Youths with, without disabilities enjoy prom


By Anne Marie Amacher
The Catholic Messenger

DAVENPORT – Youths from Hand in Hand and Assumption High School danced the night away during a prom celebration May 16.
Hand in Hand offers programs and services for children with and without special needs from ages 6 weeks to 21 years old. The organization also offers some activities for adults with disabilities, according to its website.

Students from Assumption High School Key Club take a break from a prom for youths from Hand in Hand May 16 in Davenport.

Prom-goers ages 15 and older attended the big dance at St. Matthew Lutheran Church in Davenport, said Amy Steil, director of the Bettendorf-based Hand in Hand. This was the third year for the prom.

“We do activities year round for children and young adults. Our activities provide opportunities for all children, regardless of ability, and mirror activities offered in the community. And we do it because prom is fun,” Steil said.


A few years ago, Assumption High School’s Key Club began building a strong partnership with Hand in Hand, “even planning and coordinating a teen night at Assumption for our participants and assisting with our annual fundraiser.”

Assumption junior Julia Field got involved with Hand in Hand as a second-grader attending Lourdes Catholic School in Bettendorf. Her teacher was a founder of the organization. “I have been volunteering every since.”

For the first prom Julia helped decorate with a friend and stayed. The next year Julia brought more friends. This year she brought 14 Assumption students. The prom outgrew its original space at the Bettendorf Community Center and moved to St. Mathew’s.

“In the past, AHS students have helped with set-up and volunteered during the dance. This year, students volunteered during the dance. The Key Club’s job at prom was to really just liven up the environment. We were there to encourage people to dance and have fun. However, the Hand-in-Hand kids ended up being the real life of the party,” Julia said.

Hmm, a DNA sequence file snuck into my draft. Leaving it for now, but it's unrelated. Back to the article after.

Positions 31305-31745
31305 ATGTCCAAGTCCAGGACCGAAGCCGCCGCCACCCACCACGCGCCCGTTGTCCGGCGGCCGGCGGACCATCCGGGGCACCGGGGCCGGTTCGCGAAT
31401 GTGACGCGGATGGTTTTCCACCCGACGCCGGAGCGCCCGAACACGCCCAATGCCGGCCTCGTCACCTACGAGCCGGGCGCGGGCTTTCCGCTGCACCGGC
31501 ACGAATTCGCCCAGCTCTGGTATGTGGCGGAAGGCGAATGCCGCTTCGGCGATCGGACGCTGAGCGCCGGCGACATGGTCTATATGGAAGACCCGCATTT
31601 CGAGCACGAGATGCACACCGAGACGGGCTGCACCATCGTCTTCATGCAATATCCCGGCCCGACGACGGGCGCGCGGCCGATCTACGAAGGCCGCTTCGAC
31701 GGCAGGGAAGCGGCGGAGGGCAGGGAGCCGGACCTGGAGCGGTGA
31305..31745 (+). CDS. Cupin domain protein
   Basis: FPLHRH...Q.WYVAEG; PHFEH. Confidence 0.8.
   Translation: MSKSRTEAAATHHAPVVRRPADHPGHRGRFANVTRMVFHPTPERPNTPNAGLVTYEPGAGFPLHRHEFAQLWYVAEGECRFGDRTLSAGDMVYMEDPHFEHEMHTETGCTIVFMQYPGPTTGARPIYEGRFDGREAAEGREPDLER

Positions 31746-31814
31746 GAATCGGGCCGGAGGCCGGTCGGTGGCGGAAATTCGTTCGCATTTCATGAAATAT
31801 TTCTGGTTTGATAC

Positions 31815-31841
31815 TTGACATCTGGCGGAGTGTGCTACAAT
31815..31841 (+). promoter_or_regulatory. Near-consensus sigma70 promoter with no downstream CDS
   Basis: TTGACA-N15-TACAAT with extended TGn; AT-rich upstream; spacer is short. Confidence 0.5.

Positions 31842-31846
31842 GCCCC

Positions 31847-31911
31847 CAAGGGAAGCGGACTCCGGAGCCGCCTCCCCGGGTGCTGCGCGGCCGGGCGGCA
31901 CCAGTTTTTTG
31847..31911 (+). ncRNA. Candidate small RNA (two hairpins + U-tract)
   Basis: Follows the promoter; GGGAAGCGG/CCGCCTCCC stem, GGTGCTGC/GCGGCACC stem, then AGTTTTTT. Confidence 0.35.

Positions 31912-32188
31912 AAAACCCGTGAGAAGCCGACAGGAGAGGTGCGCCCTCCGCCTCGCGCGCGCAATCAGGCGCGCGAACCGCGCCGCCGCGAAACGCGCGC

They danced the “classics,” like the Macarena, YMCA and Thriller. One prom-goer knew every move to the Thriller dance. “He was more than happy to lead all the AHS students. Assumption boys were even slow-dancing with Hand-in-Hand girls. That absolutely made their night.”

Julia said that by working with students with special needs “I have learned to humble myself and realize what is truly important in life. Especially as high schoolers it is easy to get wrapped up in all the superficial parts of life. However, with an event like this, one is able to quickly reevaluate what is taking priority in his or her life and recenter his or herself.”

Junior Emma Nagle has worked with Hand in Hand several times and thought the best parts of prom night were dancing with students and having a great time enjoying music. Also, she enjoyed watching a few of the girls with special needs stand up on stage and perform awesome moves.

“It was great to see people smile as they took pictures at the photo booth or light up when their favorite song came on. In particular, the girls were so excited when (songs performed by) Taylor Swift played. The entire night was a blast; everyone had a great time,” Emma said.

Emma learned that students with special needs “are just like us, having a good time at a staple high school event. Following the Hand in Hand students, I learn to embrace every moment in life. God can show me so many beautiful things through different people and experiences as long as I keep my eyes and heart open.”

Junior Bridget Schnell said Julia had been contact by Hand in Hand to help since a previous teen night had been such a success. “Key Club members loved the Hand in Hand teen night, so they were more than willing to participate in this event.”

Hand in Hand had simply requested that Key Club members dance with the teens and make sure they had a good time. “They wanted the place to have a positive environment with up-beat kids willing to dance all night,” Bridget said. “It’s such a good feeling to see the teens express themselves and not be afraid to dance their hearts away because they are surrounded by such positive, supporting people.”

Through the years, Bridget said she has learned so much from helping out at Hand in Hand. Those who volunteered at the prom said “they learned that the best way to let yourself have fun is if you just express yourself like the Hand in Hand teens so comfortably did,” Bridget continued. “They also learned that these teens just want to have a great prom and want great friends like the rest of us. A few volunteers walked away from the dance texting some of the teens they met.”

Steil said, “We feel so lucky to have the opportunity to work with these amazing volunteers. They brought energy and animation to the event. To stand back and watch these students dancing and laughing with the children and young adults who participate in Hand in Hand was just plain fun. They really made the event really special.”


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